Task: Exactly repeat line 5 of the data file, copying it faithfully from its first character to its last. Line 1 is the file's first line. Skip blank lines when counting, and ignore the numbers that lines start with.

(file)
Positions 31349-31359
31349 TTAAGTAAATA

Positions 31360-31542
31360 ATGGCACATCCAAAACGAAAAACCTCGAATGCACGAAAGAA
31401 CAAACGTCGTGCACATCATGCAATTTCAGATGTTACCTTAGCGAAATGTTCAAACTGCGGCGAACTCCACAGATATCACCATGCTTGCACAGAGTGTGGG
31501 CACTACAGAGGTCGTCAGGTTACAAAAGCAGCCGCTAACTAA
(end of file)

31401 CAAACGTCGTGCACATCATGCAATTTCAGATGTTACCTTAGCGAAATGTTCAAACTGCGGCGAACTCCACAGATATCACCATGCTTGCACAGAGTGTGGG